The situation is established; a man is passing through the countryside and stops on his way home to admire the beauty of fresh fallen snow on the surrounding forest.

Analytical
The speaker is familiar with the land; he knows who owns it…he even seems to wink a bit when he mentions the one who "owns" the woods, implying that the whole idea of "ownership" may be a little absurd; after all the man doesn't even live on this land that he owns-he lives in the village. The speaker implies that he's trespassing but since the owner isn't there he can't get in trouble. He's seems to be taking advantage of his unexpected freedom and privacy to stop and admire the woods without being noticed or watched. He seems to really appreciate this gift of…a moment. After all, if the owner were there, he wouldn't be able to stop. The speaker seems a little ambivalent about the scene. It calls to him; he's vibrating and resonating to nature's message-he seems very open to the scene before him, eager to make some kind of meaning out of it, or at the very least to take a moment and appreciate its beauty.

Symbolic
The snow is suggestive of winter, an archetypal image suggestive of death; yet the pleasant image of the white snow filling up the woods gives a certain allure, a positive tinge, to what might otherwise seem bleak.

SECOND STANZA
My little horse must think it queer
To stop without a farmhouse near
Between the woods and frozen lake
The darkest evening of the year.

Literal
The speaker empathizes with the horse, further evidence of his ability to imaginatively project himself into nature, and nature's creatures. He invests his horse with a rudimentary power of reason, which shows how brotherly he must feel towards him. How weird, he imagines his horse thinking, that we're stopping in the middle of the woods, with no shelter and no food in sight while it's so dark out. Of course, it's really himself who's doing that thinking; he's projecting it onto the horse… yet the horse certainly does notice something different going on, and horses are usually eager to get back to the barn.

Analytical
The man is at one with his surroundings, including his horse. He enjoys seeing the scene from what he imagines to be his horse's perspective. Where are his own thoughts while his horse is contemplating this stopover? He's probably wrapped up watching the snow, thinking about the peacefulness and restfulness of the woods in their snowy grave. Thinking about his horse brings him back to reality.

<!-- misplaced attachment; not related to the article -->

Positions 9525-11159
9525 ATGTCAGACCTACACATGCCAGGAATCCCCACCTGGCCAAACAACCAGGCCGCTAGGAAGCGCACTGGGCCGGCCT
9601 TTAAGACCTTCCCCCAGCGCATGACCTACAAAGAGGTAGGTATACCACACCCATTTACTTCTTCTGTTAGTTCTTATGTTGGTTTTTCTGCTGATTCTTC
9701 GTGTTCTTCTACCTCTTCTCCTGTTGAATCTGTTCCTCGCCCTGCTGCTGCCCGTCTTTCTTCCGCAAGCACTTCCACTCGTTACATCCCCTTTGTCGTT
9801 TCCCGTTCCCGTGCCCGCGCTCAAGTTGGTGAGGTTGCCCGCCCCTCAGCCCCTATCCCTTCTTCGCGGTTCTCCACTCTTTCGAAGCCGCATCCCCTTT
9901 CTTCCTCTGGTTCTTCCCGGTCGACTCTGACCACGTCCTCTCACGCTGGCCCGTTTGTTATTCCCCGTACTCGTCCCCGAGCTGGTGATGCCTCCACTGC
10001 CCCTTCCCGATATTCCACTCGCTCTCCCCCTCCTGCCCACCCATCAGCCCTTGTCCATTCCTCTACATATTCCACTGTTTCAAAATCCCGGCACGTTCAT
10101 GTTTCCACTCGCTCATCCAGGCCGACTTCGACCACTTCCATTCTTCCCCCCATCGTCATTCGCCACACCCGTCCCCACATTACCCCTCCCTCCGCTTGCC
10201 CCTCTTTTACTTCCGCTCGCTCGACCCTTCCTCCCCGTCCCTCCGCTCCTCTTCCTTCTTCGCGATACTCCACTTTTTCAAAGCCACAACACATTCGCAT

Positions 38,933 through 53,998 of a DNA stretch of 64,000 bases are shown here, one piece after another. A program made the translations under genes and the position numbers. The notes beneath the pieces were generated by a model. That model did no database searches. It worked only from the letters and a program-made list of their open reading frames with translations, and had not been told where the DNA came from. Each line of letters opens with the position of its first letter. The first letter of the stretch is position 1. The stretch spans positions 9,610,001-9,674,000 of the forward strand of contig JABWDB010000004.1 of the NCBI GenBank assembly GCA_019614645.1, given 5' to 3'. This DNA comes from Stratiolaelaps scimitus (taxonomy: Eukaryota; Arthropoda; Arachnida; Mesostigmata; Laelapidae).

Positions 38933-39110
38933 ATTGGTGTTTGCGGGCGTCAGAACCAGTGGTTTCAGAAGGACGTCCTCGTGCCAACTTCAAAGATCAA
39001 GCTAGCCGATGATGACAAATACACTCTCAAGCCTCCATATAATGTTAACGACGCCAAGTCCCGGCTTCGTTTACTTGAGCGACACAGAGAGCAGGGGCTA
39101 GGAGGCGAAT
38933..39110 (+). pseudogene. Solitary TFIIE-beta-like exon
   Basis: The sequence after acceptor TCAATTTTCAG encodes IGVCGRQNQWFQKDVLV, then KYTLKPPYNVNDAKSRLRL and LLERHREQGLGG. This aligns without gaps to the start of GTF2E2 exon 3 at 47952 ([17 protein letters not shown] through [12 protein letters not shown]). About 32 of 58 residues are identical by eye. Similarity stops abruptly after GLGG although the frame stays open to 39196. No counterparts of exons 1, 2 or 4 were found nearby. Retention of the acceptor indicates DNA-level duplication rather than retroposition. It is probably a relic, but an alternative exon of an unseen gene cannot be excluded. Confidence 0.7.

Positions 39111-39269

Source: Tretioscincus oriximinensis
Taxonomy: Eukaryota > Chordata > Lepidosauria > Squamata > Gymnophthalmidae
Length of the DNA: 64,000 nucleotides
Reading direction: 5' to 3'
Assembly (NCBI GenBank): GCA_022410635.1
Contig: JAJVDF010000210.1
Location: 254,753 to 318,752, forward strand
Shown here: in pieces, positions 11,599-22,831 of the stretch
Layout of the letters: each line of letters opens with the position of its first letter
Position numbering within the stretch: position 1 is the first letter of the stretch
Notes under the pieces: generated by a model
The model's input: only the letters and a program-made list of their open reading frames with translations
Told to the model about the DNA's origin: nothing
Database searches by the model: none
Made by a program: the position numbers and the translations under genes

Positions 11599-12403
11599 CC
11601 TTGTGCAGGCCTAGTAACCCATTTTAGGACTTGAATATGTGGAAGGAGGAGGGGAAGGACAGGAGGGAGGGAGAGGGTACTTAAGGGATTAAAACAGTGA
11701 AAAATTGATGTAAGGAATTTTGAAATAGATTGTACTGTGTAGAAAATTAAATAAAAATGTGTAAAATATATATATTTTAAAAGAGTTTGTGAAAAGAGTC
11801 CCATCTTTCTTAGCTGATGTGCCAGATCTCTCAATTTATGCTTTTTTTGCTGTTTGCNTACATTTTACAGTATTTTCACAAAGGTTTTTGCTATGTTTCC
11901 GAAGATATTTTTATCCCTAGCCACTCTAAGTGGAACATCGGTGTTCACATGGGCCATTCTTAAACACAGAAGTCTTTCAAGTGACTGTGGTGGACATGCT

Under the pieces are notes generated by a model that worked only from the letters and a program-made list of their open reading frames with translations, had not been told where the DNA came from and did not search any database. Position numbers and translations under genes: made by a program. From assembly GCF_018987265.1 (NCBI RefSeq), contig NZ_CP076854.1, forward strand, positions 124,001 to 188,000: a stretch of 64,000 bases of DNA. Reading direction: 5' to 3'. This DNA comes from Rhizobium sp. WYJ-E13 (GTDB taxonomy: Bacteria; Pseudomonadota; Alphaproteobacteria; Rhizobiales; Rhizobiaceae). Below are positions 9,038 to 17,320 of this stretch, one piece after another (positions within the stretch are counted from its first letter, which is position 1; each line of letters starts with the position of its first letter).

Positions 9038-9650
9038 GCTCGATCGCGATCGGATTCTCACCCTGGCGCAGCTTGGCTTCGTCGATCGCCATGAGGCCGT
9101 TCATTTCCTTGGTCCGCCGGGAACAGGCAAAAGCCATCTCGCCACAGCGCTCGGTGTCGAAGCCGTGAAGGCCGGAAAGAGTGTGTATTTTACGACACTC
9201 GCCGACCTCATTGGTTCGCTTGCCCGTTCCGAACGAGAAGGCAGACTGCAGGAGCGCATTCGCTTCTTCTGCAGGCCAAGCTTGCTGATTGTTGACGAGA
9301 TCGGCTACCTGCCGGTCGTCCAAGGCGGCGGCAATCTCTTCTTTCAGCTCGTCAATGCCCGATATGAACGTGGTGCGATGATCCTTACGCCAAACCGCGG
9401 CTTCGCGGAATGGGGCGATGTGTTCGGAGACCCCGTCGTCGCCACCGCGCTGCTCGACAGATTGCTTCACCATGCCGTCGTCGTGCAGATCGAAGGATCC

Symbolic
Extending the suggestion of death is the archetypal image of night-the "darkest evening of the year."

THIRD STANZA
He gives his harness bells a shake
To ask if there is some mistake.
The only other sound's the sweep
Of easy wind and downy flake.

Literal
The horse communicates by shaking his harness; you can feel him tossing his head impatiently, trying to spur the homeward journey forward. The quiet of the surrounding countryside is further enhanced by the singleness of this little sound. The wind tossing the snowflakes is the only other movement, the only other sound.

Analytical
The man is brought back to reality, barely. He's still drawn to the scene, evidenced by the way he notes the quietness of the country after hearing the harness bells shake. The "easy" wind and "downy" flake further extend the suggestion that there's an ease, a softness, a comforting, peaceful, relaxing quality to this death-invested scene (the dark night, the winter, the snow covering the forest like dirt on a grave). He seems to be having trouble drawing himself away.

Symbolic
The quiet of the scene reminds one of the quietness of death, graveyards.

FOURTH STANZA
The woods are lovely, dark, and deep,
But I have promises to keep,
And miles to go before I sleep,
And miles to go before I sleep.

Literal
He'd like to stay and admire these woods, but there are responsibilities to attend to. He's got miles to go before he rests tonight. He reminds himself of his responsibilities.

Analytical
He admits his attraction to death-maybe his life is hard and death would seem like a welcomed rest from toil. The thought of resting alone on a quiet countryside, buried deep under where no harm can befall, is quite lovely, quite tempting. The promises he refers to seem ambiguous-are they promises to himself, to his loved ones, to his horse? It seems that this moment has given him the opportunity to reaffirm life; though he's been attracted to death throughout the poem, in the end it is life-with all of its toils and troubles--which ultimately wins. And yet the speaker seems to have reconciled his hard life by recognizing the deep and lovely rest that awaits him once he does die. Instead of being morbid, death becomes a well earned rest for those who have traveled the miles.

Symbolic
The speaker rejects death in favor of meeting his earthly responsibilities. He wants to earn his sleep--he wants to reach death having lived a full life.